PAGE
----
The Johns Hopkins researchers looked at data from more than 1,000 hospitals compiled in the National Inpatient Sample, the largest database of inpatient procedures in the United States. To find the data, they looked for medical codes for transsexualism or gender identity disorder, as well as codes for procedures associated with gender reassignment, such as breast reduction.
They identified about 37,827 procedures on people who identified with transsexualism or gender identity disorder between 2000 and 2014. About 11 percent of these encounters involved gender reassignment surgery.
About half of the patients paid out of pocket for their procedures from 2000 to 2005, and about 65 percent did so from 2006 to 2011.
After the Affordable Care Act outlawed gender identity discrimination, more people had their procedures covered by insurance, the researchers found. In 2014, 39 percent of patients paid out of pocket and the rest were covered by Medicare, Medicaid or private insurance.
CareFirst BlueCross BlueShield, the largest insurer in Maryland, expanded coverage for gender reassignment surgery in the state in 2015. It also eliminated language from its policies that denied coverage for any "treatment leading to or in connection with transsexualism, or sex changes or modifications, including, but not limited to surgery."
The insurer worked with the lesbian, gay, bisexual and transgender community to expand its coverage after the group FreeState Legal, which has since changed its name to FreeState Justice, filed an insurance discrimination claim on behalf of a client who was denied coverage.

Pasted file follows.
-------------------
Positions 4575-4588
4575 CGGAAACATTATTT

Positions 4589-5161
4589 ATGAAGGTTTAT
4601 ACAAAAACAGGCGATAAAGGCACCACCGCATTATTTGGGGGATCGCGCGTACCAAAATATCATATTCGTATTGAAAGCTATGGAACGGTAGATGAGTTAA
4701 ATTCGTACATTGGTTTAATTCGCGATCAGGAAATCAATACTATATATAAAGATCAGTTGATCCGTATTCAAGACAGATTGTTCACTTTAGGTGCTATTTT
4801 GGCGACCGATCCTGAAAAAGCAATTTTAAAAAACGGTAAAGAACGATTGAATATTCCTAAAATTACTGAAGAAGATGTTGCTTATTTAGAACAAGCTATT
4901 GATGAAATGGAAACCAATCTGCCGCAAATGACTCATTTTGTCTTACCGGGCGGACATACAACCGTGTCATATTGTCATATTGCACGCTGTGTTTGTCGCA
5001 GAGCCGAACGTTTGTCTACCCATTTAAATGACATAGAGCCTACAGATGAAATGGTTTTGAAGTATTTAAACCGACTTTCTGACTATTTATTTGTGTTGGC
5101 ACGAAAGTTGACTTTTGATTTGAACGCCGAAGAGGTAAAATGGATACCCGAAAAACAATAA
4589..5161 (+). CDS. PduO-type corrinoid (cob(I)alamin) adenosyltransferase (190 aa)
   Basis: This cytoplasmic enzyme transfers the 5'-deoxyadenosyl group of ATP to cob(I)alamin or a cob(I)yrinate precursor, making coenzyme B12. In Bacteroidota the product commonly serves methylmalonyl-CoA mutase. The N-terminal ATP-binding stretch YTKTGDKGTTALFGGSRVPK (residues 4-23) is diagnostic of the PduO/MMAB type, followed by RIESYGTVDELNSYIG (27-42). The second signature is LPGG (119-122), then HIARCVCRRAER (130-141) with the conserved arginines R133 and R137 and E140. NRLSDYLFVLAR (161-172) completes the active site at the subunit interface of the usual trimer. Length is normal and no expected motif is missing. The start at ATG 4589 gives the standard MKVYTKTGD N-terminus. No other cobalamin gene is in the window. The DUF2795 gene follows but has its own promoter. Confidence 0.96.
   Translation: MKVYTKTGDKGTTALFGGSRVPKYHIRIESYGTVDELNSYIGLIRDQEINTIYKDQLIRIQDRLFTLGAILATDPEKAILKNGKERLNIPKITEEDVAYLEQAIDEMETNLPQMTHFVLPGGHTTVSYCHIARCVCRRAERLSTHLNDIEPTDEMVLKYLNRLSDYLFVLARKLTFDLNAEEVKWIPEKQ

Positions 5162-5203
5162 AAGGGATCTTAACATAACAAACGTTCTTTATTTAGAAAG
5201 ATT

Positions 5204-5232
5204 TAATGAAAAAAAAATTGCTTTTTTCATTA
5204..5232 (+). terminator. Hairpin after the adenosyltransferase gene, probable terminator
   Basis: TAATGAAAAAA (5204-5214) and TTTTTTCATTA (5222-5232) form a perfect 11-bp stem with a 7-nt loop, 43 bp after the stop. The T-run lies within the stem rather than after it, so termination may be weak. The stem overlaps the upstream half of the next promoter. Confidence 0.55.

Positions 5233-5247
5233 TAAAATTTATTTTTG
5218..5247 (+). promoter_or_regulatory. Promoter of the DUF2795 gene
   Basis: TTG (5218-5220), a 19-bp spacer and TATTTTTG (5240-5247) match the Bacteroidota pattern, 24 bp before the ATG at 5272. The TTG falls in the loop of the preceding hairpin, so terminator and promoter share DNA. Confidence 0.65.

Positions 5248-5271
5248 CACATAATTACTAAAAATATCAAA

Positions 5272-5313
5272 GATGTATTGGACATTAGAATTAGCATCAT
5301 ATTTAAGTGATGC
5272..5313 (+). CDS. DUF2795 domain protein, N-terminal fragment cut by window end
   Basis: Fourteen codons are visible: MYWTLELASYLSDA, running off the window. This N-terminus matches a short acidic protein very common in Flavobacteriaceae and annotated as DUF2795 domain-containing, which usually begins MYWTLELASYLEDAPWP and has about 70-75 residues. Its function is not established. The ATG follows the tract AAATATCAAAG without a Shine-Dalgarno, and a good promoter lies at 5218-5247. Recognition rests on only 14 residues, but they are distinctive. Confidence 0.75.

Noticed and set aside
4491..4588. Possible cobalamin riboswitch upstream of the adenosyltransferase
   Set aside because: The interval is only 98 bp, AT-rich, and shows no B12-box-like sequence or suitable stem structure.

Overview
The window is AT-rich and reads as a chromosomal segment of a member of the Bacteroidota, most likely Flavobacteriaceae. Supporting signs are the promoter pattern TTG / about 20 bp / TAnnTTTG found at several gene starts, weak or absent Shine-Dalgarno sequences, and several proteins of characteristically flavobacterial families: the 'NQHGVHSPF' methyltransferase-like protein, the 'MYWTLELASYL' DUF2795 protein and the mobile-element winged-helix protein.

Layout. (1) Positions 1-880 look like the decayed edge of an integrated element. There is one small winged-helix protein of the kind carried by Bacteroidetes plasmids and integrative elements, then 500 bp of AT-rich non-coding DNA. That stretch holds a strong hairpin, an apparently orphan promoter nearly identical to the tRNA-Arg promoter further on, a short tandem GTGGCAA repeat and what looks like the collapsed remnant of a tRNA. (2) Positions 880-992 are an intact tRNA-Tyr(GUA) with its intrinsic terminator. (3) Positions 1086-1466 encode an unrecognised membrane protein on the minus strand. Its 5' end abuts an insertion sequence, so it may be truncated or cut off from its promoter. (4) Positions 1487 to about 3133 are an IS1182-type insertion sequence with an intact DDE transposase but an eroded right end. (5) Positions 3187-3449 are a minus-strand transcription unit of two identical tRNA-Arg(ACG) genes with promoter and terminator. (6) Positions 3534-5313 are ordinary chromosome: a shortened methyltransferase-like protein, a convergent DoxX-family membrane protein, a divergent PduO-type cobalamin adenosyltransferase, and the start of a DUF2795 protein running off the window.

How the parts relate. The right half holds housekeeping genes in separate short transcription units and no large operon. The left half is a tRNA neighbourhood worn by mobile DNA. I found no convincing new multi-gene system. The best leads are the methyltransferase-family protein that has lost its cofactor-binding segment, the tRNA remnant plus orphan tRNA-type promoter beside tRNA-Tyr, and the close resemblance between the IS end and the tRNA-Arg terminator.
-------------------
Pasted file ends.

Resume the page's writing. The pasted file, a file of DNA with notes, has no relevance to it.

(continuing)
Those who work with transgender people said many improvements still are needed regarding health care access.
Herman with The Williams Institute said doctors who specialize in transgender reassignment and other procedures are scarce.
“Coverage might be going up, but if the number of providers doesn’t go up, there is still unmet demand,” Herman said.
Dunn said that most insurance doesn’t provide coverage for patients to go out of state when they can’t find a doctor in Maryland. Some insurance companies and employers still don’t cover gender reassignment, she said. She also would like to see insurance cover puberty blockers for transgender youth, tracheal shavings and hair removal.
While CareFirst chose to cover reassignment procedures, state law doesn’t require it of private insurers, something Dunn and others said is problematic. Many employers also choose not to cover the procedures.
“We are unsurprised that we’re seeing more transgender Marylanders receiving this medically necessary care,” said Mark Procopio, executive director of FreeState Justice, in an e-mail. “While public insurance plans in the state of Maryland now cover these procedures, there is no such requirement for private insurers. We applaud the removal of discriminatory exclusions of transition-related care in private insurance plans and hope to see more private insurers make these same decisions.”
The Johns Hopkins researchers said that many providers remain uncomfortable asking their patients about their gender identity, but they hope that starts to change.
“This lays the groundwork of understanding that we need to do a better job of collecting information,” Lau said.
Беккер услышал, как его собеседница листает книгу заказов. Там не окажется никакого Клауса, но Беккер понимал, что клиенты далеко не всегда указывают свои подлинные имена. - Хм-м, извините, - произнесла женщина.
- Не нахожу .